In other words, what seems like a common sense reform is actually a much more nuanced issue. Unfortunately the folks that will be deliberating this legislation probably cannot even spell the word 'nuance.'

By: GUARDIAN on 2/23/11 at 1:24

GUARDIAN-Run Cooper off because he is a leftist moron.

By: Antisocialite on 2/23/11 at 2:58

Wow GUARDIAN, what insightful commentary!

By: CrimesDown on 2/23/11 at 5:10

Well, Let's see....Antisocialite seems to be upset that GUARDIAN thinks Cooper, is a leftist moron. Even though this seems to offend Antisocialite, he/she thinks that Tennesseans are stupid. GUARDIAN may be wrong, but it seems there are several elected officials that agree with him and are attempting to do something about it. At this point there is only one option for Antisocialite, to correct the problem of living around stupid Tennesseans, and that is to move to a state with less stupid people.

I've lived and been to many states, and I would say that regardless of most Tennesseans formal education, they have more sense than any other state population I have come in contact with.

By: revo-lou on 2/23/11 at 5:27

{I've lived and been to many states, and I would say that regardless of most Tennesseans formal education, they have more sense than any other state population I have come in contact with.}

Doesn't say much for you then, does it?

By: CrimesDown on 2/23/11 at 5:43

revo-lou, I'm not sure what your saying. Please explain. I've read your quote, and I'm not sure how that says anything about me.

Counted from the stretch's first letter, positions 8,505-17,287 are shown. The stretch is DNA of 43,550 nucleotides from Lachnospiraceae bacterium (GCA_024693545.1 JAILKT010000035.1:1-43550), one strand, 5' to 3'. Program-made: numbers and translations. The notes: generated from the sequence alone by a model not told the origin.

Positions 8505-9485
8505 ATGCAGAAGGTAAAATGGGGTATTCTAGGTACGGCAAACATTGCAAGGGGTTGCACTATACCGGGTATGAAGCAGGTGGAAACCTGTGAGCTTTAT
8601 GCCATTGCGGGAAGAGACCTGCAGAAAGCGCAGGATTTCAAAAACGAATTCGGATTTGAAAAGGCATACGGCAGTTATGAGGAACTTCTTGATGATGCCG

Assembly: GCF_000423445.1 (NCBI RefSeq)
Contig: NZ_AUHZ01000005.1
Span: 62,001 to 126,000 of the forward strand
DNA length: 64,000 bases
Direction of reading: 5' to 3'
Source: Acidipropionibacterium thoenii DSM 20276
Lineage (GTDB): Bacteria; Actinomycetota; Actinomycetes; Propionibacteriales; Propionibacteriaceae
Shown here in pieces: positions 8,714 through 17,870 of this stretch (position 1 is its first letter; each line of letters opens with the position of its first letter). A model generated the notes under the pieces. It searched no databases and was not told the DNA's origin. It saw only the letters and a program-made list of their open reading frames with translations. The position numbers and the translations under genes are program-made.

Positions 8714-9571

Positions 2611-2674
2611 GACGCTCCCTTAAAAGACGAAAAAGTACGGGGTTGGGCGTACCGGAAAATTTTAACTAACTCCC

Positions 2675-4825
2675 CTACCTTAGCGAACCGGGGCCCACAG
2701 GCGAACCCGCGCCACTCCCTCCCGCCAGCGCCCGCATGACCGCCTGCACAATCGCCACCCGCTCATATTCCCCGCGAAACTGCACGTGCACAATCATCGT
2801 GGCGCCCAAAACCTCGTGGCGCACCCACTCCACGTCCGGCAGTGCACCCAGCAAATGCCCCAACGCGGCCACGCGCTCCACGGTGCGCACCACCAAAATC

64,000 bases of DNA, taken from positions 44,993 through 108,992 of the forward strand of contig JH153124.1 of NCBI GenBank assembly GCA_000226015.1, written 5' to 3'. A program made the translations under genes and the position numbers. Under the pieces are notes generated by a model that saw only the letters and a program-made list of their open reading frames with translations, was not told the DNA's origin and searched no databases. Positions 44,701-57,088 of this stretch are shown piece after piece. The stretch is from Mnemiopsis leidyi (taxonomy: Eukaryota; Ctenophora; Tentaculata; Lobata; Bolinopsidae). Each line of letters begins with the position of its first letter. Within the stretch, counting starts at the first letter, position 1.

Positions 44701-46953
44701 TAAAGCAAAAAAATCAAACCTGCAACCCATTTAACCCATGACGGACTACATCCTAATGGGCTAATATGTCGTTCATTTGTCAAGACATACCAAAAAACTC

By: revo-lou on 2/23/11 at 6:00

Well, there is nothing that I could add to YOUR post that would explain it any better.

By: CrimesDown on 2/23/11 at 7:12

After thinking about it, it appears you were trying to be funny. Don't quit your day job.

By: revo-lou on 2/23/11 at 7:14

Hmm, no, I was being serious. And that is my day job.

By: Antisocialite on 2/24/11 at 9:09

Well CrimesDown it didn't take you long to regurgitate the usual 'love it or leave it' conservative motto. Too bad nothing in your response actually dealt with the issue at hand or tried to refute any of my points with logic or fact.

Where do I call anyone stupid?

What I said was:
The vast majority of Tennessee residents have absolutely no clue what makes a good Attorney General, and lets not fool ourselves into thinking that this fact will change... ever.

Is that factually inaccurate? What percentage of the population do you think could tell me what the AG even does, much less what makes a good one?

Oh, and no CrimesDown I wasn't upset at GUARDIAN's comment, I just like to make fun of people that have nothing to contribute to a discussion, and GUARDIAN's ad hominem attack on Cooper clearly qualifies.